In Germany, Lamb's lettuce was the inspiration behind the famous fairy tale Rapunzel. The story of Rapunzel dates back to when tales were shared via oral tradition throughout Europe, but the first published version of the story was in 1790 by Friedrich Schultz in his book "Kleine Romane." The most famous version of Rapunzel was recorded in Wilhelm and Jacob Grimm's "Children's and Household Tales," a collection published in 1812. The collection holds over 200 fairy tales, and Rapunzel is one of the more well-known fables shared throughout Germany. The story begins with a couple living beside an enchantress. The couple was expecting a child, and one day, the pregnant wife gazes out her window and notices a beautiful patch of low-growing greens called Rapunzel growing in her neighbor's garden. The wife became obsessed with the greens and eventually told her husband she would die if she could not eat some of the leaves. The husband climbed over the fence, stole Rapunzel from the garden, and gave the leaves to his wife. The wife consumed the greens, but instead of feeling satisfied, she became even more obsessed with the plant, asking her husband to steal more. When the husband went to the garden for a second time, the enchantress suddenly appeared before him, furious that he was stealing from her garden. The husband explained the situation of his pregnant wife having insatiable cravings, and the enchantress made a deal with the couple that they could eat from her garden if they would give her the child when it was born. The enticing garden greens were too irresistible to the couple, who agreed to give the enchantress their baby. When the baby was born, she was named Rapunzel after the garden greens, and the well-known story continues of the young girl with trailing golden locks that cascaded from a tower window. Throughout Germany, Lamb's lettuce was known as Rapunzel in ancient times. In the modern day, the greens are often referred to as Feldsalat, translating to "field salad."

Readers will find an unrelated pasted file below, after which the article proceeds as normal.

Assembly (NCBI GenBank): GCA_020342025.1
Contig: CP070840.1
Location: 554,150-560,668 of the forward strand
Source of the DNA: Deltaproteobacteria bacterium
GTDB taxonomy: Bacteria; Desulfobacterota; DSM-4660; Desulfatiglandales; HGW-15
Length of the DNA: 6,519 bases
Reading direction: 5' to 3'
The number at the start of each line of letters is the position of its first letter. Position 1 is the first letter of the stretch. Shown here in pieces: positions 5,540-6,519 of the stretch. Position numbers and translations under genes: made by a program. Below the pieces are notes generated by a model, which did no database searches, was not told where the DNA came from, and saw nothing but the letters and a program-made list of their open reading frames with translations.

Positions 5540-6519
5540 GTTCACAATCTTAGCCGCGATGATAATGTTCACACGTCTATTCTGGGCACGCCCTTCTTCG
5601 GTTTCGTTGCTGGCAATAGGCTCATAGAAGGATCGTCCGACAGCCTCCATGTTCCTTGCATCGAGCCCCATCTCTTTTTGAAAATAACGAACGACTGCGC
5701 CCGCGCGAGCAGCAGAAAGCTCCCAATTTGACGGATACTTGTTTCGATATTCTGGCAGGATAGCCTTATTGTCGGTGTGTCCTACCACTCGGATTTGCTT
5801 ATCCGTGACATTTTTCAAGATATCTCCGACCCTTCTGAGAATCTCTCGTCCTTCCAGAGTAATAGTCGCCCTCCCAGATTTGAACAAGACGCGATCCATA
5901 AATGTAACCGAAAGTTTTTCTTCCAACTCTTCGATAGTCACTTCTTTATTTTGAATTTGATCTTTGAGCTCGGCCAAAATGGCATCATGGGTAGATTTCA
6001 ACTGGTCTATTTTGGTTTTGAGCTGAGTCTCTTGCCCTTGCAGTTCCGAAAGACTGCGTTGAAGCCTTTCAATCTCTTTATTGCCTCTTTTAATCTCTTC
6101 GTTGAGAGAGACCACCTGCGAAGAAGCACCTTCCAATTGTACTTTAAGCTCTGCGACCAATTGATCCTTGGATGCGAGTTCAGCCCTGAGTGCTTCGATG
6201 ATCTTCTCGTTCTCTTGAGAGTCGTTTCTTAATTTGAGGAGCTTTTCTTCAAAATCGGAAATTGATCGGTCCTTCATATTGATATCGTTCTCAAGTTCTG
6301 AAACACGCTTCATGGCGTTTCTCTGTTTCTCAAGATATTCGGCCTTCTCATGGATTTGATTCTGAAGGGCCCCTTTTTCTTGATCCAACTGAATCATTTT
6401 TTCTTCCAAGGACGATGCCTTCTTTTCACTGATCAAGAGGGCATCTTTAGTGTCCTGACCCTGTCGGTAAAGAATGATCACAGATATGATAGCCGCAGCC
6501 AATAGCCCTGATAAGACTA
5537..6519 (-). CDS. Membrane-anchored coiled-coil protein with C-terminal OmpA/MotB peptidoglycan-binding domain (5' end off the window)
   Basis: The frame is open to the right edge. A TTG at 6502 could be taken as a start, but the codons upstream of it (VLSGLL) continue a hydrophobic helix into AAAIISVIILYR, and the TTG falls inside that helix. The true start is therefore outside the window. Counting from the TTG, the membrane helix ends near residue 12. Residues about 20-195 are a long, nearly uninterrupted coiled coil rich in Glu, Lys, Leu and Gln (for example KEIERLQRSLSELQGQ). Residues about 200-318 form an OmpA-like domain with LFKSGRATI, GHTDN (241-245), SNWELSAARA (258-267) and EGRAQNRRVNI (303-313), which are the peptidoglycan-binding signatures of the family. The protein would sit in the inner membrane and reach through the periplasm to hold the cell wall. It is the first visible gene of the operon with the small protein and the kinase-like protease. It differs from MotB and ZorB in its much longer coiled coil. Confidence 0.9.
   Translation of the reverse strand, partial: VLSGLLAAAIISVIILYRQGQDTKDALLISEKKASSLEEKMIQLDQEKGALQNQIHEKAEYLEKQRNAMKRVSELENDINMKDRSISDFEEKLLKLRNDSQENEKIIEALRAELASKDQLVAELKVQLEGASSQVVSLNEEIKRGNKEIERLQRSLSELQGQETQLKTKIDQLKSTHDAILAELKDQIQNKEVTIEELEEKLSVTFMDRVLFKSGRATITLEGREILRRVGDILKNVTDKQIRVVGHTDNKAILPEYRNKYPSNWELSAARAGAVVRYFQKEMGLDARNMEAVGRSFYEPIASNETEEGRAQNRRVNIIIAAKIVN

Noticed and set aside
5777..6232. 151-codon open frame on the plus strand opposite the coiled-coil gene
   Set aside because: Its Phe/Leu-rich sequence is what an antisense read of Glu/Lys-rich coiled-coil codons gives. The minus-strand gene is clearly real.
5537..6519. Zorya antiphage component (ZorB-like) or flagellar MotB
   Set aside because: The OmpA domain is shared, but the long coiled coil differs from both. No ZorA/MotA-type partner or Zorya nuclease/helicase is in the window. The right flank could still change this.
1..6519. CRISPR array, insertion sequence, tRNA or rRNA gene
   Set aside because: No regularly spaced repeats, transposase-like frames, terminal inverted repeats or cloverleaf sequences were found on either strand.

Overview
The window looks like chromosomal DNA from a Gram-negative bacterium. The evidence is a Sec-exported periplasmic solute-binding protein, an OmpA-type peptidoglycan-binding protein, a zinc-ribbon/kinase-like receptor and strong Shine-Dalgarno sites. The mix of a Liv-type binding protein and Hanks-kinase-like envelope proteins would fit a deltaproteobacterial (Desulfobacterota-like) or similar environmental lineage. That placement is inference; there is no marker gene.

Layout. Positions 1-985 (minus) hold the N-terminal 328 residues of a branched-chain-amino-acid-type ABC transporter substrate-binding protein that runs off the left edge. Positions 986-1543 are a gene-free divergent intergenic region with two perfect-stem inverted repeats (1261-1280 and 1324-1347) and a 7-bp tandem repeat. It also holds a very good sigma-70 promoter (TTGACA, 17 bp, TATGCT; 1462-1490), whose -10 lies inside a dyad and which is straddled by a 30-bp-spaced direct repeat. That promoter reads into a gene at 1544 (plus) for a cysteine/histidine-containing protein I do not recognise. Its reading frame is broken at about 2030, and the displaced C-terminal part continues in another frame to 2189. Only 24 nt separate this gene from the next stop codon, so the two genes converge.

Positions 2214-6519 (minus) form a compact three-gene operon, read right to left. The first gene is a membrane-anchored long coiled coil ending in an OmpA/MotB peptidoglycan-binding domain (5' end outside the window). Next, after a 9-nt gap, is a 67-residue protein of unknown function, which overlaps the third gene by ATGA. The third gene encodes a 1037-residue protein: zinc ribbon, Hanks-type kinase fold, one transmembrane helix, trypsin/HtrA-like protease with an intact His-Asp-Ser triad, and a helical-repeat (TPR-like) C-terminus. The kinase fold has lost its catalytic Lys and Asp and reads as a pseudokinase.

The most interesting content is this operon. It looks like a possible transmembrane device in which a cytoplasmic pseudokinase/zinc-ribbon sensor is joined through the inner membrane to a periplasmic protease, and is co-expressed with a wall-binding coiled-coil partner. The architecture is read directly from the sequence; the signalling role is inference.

Lamb's lettuce is native to temperate regions of Europe, North Africa, and Western Asia and has been growing wild since ancient times. Within Europe, the species is thought to have first grown in the Mediterranean region and Caucasia, an area between the Caspian and Black seas. Evidence of seeds was found in dwellings that date back to the Bronze and Neolithic Ages near Lake Zurich and Lake Constance, and experts hypothesize that the species was foraged as a wild food source in these periods. During the rise of Ancient Greece from 1,200 BCE to 323 BCE, Lamb's lettuce was connected to Persephone, the goddess of the underworld. Persephone was also deeply linked to the spring season, and it was believed that her return from the underworld ushered the Earth from winter into spring. Lamb's lettuce was one of the first plants that would appear in Greece in the spring, tying the species to the arrival of Persephone. Over time, Lamb's lettuce remained a wild plant and eventually developed a reputation of being a hardy weed that grew in agricultural fields. The first written record of Lamb's lettuce occurred in 1597 in John Gerard's book "The Herball Or Generall Historie of Plantes." Gerard was an English herbal doctor who documented his astonishment at seeing French and Dutch settlers planting Lamb's lettuce in their gardens in Great Britain. Before this record, Lamb's lettuce was regarded as a wild field weed, but the 16th century marked a revolution in plant cultivation, transforming Lamb's lettuce from a weed into a specialty green. In the early 16th century, Lamb's lettuce was also featured in Leonardo Da Vinci's painting "Leda and the Swan," where a young girl poses with a small bunch of Lamb's lettuce. Lamb's lettuce was extensively cultivated beginning in the 17th century in France under the name Mache, and the Nantes region became a central production area. Lamb's lettuce was later introduced from France to the American commercial market, and Thomas Jefferson also grew Lamb's lettuce in his Monticello Estate garden in the early 19th century. Lamb's lettuce eventually escaped cultivation in North America and became a naturalized species. Today Lamb's lettuce grows wild along rivers or lakes and in fields, orchards, and vineyards. The species is foraged from wild plants, grown in home gardens, and commercially produced outdoors or in greenhouses for sale as a gourmet green in Europe, Asia, Africa, and North America.